9. Make your student aware that if they are struggling with adjusting to college, managing their time or studying, balancing building a new college social identity and finding friends, dealing with a romantic break up, anxiety, depression, or loneliness that even a few sessions of supportive counseling can really help. They can visit the college counseling center for a few sessions, or get some private counseling.

10. Let your adult son or daughter take the lead in contacting you. Don't helicopter parent.

11. When they are home, don't do their laundry, clean their room/bathroom, or prepare all their meals. Have groceries, offer some dinners when you are cooking, but don't enable regression into childhood.

12. Praise and encourage self-sufficiency and resourcefulness. If they come to you with problems, do reflective listening, and follow up by asking them what they think they should do to improve a situation they are concerned about.

Parents of college-age students must step in if you believe your student is failing classes, depressed, or anxious to make sure those important issues are addressed. Otherwise, prepare to shift your thinking about the parenting of your adult child when they are in college and preparing for launch. Be a part of the launch, not over-functioning in a way that interferes with their success. You may really enjoy the new adult to adult relationship that emerges. We're really liking it in my family.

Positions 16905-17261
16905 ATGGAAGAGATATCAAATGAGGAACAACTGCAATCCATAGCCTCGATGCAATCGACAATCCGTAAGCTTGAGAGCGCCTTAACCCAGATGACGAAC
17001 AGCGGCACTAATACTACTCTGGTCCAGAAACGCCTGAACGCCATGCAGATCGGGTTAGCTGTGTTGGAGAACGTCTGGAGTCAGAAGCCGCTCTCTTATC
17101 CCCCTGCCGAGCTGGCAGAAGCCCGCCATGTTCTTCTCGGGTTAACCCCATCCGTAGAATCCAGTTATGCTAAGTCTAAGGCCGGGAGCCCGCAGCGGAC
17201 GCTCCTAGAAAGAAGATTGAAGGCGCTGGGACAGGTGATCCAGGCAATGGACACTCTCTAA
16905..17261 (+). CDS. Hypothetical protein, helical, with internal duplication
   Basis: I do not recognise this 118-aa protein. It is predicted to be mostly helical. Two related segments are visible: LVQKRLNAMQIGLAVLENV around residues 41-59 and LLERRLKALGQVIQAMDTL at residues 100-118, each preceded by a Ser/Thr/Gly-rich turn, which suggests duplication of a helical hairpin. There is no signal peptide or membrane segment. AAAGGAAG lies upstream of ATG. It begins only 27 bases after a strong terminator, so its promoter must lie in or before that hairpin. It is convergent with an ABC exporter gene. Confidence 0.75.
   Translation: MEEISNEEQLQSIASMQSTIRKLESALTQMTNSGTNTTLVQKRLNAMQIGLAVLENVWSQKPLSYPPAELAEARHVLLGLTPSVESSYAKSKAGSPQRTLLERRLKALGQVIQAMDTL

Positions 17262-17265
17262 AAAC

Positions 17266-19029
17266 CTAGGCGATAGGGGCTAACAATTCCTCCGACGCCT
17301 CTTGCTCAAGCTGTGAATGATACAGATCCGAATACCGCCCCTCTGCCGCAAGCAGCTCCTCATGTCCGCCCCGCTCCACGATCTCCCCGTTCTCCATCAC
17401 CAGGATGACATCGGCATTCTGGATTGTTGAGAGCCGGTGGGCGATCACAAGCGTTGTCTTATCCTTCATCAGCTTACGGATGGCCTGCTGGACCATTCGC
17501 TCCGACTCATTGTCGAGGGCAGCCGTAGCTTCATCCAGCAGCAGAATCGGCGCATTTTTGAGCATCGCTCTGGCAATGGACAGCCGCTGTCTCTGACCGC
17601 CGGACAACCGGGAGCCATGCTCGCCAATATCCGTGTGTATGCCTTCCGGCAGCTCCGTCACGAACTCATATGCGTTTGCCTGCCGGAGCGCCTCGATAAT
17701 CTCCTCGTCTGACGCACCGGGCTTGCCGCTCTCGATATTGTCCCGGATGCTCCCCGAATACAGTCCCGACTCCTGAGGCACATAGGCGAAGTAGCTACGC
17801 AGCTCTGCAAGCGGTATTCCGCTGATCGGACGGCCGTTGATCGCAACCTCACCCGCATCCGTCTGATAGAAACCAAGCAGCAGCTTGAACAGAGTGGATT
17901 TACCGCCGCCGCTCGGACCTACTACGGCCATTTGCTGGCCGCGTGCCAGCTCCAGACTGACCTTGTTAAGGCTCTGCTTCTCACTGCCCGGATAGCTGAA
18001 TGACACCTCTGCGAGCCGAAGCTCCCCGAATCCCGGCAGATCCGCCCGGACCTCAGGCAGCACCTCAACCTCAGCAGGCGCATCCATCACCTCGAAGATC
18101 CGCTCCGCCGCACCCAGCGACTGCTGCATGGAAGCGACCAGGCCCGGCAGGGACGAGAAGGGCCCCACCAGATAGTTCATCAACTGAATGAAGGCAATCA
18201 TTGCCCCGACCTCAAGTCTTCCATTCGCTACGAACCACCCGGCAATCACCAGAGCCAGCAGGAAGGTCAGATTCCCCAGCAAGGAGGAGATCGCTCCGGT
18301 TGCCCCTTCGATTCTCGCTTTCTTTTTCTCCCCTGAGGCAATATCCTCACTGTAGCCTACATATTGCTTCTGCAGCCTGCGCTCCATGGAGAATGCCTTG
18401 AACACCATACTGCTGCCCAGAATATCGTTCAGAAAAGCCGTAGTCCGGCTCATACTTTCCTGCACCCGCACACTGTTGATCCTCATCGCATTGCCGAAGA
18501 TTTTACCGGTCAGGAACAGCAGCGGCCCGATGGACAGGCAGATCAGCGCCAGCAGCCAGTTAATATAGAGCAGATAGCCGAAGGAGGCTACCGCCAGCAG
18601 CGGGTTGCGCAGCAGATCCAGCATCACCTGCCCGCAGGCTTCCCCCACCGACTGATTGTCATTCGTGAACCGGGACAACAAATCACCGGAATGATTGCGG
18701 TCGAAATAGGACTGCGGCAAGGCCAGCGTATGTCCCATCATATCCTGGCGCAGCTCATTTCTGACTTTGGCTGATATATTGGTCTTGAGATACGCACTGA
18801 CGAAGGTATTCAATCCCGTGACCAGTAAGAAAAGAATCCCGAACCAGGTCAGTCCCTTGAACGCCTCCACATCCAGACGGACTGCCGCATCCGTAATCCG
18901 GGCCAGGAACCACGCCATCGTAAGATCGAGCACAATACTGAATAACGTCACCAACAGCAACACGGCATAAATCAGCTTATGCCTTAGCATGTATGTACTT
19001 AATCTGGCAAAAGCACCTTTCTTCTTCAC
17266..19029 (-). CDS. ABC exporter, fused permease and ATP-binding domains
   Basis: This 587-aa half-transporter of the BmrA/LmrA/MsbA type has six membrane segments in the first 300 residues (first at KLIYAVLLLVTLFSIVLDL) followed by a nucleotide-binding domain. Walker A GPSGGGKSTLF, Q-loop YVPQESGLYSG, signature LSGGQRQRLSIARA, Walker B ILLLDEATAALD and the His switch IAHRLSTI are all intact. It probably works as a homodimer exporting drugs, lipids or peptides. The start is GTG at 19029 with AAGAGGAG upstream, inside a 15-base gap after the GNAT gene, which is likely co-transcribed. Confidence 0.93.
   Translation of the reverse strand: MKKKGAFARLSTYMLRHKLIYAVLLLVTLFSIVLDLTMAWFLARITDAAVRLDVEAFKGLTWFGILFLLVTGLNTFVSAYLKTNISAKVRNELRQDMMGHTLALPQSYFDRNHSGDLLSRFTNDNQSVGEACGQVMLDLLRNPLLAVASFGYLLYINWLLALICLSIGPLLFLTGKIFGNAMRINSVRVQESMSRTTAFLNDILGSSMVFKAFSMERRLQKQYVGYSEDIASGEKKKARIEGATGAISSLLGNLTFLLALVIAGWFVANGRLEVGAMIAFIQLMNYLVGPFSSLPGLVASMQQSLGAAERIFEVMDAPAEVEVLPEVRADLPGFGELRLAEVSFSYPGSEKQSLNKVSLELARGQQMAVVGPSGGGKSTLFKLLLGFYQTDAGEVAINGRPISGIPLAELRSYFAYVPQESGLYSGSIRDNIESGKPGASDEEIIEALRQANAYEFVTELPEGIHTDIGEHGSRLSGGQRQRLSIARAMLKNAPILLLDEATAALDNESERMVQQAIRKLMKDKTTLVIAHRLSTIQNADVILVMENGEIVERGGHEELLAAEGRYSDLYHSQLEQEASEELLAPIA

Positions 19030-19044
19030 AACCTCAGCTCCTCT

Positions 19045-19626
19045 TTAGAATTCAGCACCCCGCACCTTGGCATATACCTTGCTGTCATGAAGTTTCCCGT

A few thoughts on the college transition from my daughter Ally, age 20 and a college junior...

Being an adult to me is handling situations with more maturity and being able to balance your own activities independently. There is a common saying, "Grades, sleep and social life. Pick two." And that doesn't include outside obligations like work or internships! It's important to find the harmony in your schedule and to not get overwhelmed. Students need to work out the right amount of time for friends, family and themselves. As a parent, you can start helping your student schedule their time in high school so they are adjusted by the time they get to college.

As a college student, it is tough to balance being an adult and not yet being financially independent. You are old enough to take care of yourself but not yet equipped with the tools you need to do it. Being financially responsible is a big part of separating from your parents. Working a part-time job is great experience in working hard and staying humble. Minimum wage paying jobs in restaurants and retail helped me respect money and think carefully about where I spend it. Parents can be clear with students about what they are paying for so students know how to spend their money and decide if they need to work. Students often feel guilty taking money from their parents for tuition, rent and outside activities as they don't feel they are contributing enough. Making sure you save and spend responsibility can alleviate some stress and know that you have a lifetime left to repay your parents in other ways.